Senior Fall Prevention Tips

When adults who are older fall, it can have significant impacts on their health; one in every five elderly falls leads to a severe injury according to the Centers for Disease Control (CDC). Dangerous falls are a common cause of traumatic brain injuries and broken bones. Even when they don’t result in emergency room visits or brain injuries, older Americans can face expensive medical costs after a serious fall, needing help from physical therapists or treating other resulting medical conditions. Thankfully, the good news is that there are several ways to address the leading causes of falls for older people and reduce the risk of falls at home.

Look at the lighting in your home.

Bright lighting can make a major difference in fall prevention in your home. Hallways and stairways should have lighting that you can access at both ends, so you’ll never found yourself unable to turn the lights on if you need to walk down them at night. Consider installing nightlights throughout your home to illuminate the floor or any potential obstacles. Poor lighting is a simple thing to address in your home that drastically reduces the risk of falls.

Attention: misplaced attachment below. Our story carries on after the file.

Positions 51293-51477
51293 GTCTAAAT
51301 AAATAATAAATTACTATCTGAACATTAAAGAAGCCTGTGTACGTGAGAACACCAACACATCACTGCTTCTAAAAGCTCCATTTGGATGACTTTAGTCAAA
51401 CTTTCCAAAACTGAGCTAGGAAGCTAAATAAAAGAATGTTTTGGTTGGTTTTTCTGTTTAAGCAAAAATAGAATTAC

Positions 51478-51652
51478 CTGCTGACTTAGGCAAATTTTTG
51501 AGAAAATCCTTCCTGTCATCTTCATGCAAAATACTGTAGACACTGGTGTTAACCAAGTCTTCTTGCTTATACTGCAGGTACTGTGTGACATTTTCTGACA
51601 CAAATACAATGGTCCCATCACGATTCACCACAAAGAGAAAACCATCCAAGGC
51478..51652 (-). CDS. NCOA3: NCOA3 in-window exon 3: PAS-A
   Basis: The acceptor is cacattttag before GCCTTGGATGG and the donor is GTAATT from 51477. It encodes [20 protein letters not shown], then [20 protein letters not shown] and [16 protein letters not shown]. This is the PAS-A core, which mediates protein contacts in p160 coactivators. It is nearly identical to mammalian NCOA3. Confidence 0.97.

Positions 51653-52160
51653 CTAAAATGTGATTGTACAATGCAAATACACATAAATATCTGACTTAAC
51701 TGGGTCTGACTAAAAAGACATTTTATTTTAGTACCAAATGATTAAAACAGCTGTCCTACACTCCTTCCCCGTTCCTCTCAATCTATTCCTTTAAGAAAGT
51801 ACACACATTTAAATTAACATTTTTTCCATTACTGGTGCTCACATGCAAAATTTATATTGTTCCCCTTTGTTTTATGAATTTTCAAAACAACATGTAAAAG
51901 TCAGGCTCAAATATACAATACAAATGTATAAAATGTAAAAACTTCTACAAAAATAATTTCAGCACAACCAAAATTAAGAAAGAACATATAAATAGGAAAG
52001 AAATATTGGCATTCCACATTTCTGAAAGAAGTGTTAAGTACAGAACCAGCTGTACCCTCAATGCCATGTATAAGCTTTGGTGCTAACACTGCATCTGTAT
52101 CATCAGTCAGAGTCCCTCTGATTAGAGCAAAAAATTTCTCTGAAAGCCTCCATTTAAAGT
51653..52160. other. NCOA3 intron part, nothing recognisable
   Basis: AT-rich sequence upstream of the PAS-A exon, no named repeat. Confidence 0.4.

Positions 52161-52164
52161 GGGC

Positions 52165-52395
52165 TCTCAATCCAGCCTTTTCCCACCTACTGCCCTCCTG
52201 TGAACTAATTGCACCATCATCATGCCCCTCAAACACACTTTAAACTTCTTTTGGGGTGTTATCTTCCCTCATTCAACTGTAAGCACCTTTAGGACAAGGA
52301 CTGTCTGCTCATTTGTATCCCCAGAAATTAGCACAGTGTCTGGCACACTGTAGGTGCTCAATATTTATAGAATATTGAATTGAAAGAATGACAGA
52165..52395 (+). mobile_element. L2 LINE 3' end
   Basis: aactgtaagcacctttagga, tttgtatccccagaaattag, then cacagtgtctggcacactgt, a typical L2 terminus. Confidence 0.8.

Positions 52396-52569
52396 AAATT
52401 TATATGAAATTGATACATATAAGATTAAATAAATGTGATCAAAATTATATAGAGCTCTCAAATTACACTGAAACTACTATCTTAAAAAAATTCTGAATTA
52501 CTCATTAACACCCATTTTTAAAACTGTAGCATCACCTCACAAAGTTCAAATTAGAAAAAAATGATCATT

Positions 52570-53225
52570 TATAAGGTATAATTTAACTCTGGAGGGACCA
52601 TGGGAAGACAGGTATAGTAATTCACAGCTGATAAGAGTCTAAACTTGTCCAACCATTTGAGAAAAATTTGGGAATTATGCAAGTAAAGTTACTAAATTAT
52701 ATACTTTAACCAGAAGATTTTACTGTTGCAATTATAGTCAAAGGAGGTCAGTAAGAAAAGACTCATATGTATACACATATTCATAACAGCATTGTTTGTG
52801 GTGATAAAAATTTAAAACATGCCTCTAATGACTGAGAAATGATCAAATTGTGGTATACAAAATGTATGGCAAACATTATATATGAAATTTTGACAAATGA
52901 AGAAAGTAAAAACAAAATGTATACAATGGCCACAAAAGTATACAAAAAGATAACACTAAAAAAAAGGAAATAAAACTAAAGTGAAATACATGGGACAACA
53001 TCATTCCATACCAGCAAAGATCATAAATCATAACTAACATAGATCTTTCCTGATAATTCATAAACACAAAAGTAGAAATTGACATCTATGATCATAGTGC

Make your stairs extra safe.

Preventative measures like lighting and installing stair railings on both sides of your staircase can decrease fall risk. It’s a good idea to enlist the help of family members and family caregivers when adapting your home, or hire a professional to do a senior safety inspection. Investment in additional safety precautions can seem expensive, but it is often a fraction of the cost of medical care required in the case of a dangerous fall.

Keep floors clear of obstacles.

Another common reason for in-home falls is the presence of clutter on the floor. Children’s or pets’ toys can trip up older adults, especially those with additional risk factors, like medical conditions, vision problems, or other chronic conditions that make walking more challenging. Throw rugs are often linked to fall-related injuries as they are difficult to see and can slip easily. For obstacles that you aren’t able to avoid, like the potential change in surfaces between the living room and kitchen flooring, make sure that they are clearly marked and well-lit. Consider adding a bright or reflective tape over the surface to make it more visible to anyone walking through, or if possible, add an additional night light nearby.

Adapt your bathroom.

Speaking of slip factors, one of the first things to address in your home is the accessibility of your bathroom. Bathrooms are full of fall risks for older adults and often have poor lighting. Install nightlights in the bathroom and add non-slip bath mats to decrease the risk of slipping, especially when getting in and out of baths and showers. The puddles of water that can linger after bathtime are a large hazard for adults who are older; falls can easily occur because the water is difficult to see and slippery. Adding grips or bars alongside the toilet and the bath is one of the best ways to help avoid catastrophe, as the transition from a sitting position to standing up is a common time for elderly falls.

Think low when storing things in your home.